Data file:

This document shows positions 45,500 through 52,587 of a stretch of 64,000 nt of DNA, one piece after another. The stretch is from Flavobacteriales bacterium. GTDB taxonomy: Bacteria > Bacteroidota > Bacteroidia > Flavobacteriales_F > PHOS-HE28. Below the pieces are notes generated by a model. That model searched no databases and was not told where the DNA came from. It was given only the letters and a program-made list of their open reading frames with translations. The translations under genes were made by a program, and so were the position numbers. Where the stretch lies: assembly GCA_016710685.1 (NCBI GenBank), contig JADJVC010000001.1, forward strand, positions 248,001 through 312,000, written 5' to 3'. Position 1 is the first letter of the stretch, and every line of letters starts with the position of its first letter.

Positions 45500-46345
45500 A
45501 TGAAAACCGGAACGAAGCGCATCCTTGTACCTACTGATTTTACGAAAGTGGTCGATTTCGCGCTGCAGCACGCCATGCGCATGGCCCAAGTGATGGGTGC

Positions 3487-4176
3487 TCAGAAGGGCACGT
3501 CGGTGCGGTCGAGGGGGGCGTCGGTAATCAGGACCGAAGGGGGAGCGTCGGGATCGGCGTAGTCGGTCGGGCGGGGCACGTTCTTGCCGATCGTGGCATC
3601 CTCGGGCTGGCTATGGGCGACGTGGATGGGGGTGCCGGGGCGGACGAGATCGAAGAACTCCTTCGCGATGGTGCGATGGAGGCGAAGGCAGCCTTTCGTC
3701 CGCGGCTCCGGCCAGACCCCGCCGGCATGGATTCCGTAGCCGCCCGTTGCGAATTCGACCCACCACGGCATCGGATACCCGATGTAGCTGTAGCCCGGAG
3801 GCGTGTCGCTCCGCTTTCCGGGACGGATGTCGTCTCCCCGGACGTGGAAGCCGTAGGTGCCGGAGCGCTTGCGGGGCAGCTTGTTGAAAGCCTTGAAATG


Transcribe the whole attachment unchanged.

This document shows positions 45,500 through 52,587 of a stretch of 64,000 nt of DNA, one piece after another. The stretch is from Flavobacteriales bacterium. GTDB taxonomy: Bacteria > Bacteroidota > Bacteroidia > Flavobacteriales_F > PHOS-HE28. Below the pieces are notes generated by a model. That model searched no databases and was not told where the DNA came from. It was given only the letters and a program-made list of their open reading frames with translations. The translations under genes were made by a program, and so were the position numbers. Where the stretch lies: assembly GCA_016710685.1 (NCBI GenBank), contig JADJVC010000001.1, forward strand, positions 248,001 through 312,000, written 5' to 3'. Position 1 is the first letter of the stretch, and every line of letters starts with the position of its first letter.

Positions 45500-46345
45500 A
45501 TGAAAACCGGAACGAAGCGCATCCTTGTACCTACTGATTTTACGAAAGTGGTCGATTTCGCGCTGCAGCACGCCATGCGCATGGCCCAAGTGATGGGTGC

Positions 3487-4176
3487 TCAGAAGGGCACGT
3501 CGGTGCGGTCGAGGGGGGCGTCGGTAATCAGGACCGAAGGGGGAGCGTCGGGATCGGCGTAGTCGGTCGGGCGGGGCACGTTCTTGCCGATCGTGGCATC
3601 CTCGGGCTGGCTATGGGCGACGTGGATGGGGGTGCCGGGGCGGACGAGATCGAAGAACTCCTTCGCGATGGTGCGATGGAGGCGAAGGCAGCCTTTCGTC
3701 CGCGGCTCCGGCCAGACCCCGCCGGCATGGATTCCGTAGCCGCCCGTTGCGAATTCGACCCACCACGGCATCGGATACCCGATGTAGCTGTAGCCCGGAG
3801 GCGTGTCGCTCCGCTTTCCGGGACGGATGTCGTCTCCCCGGACGTGGAAGCCGTAGGTGCCGGAGCGCTTGCGGGGCAGCTTGTTGAAAGCCTTGAAATG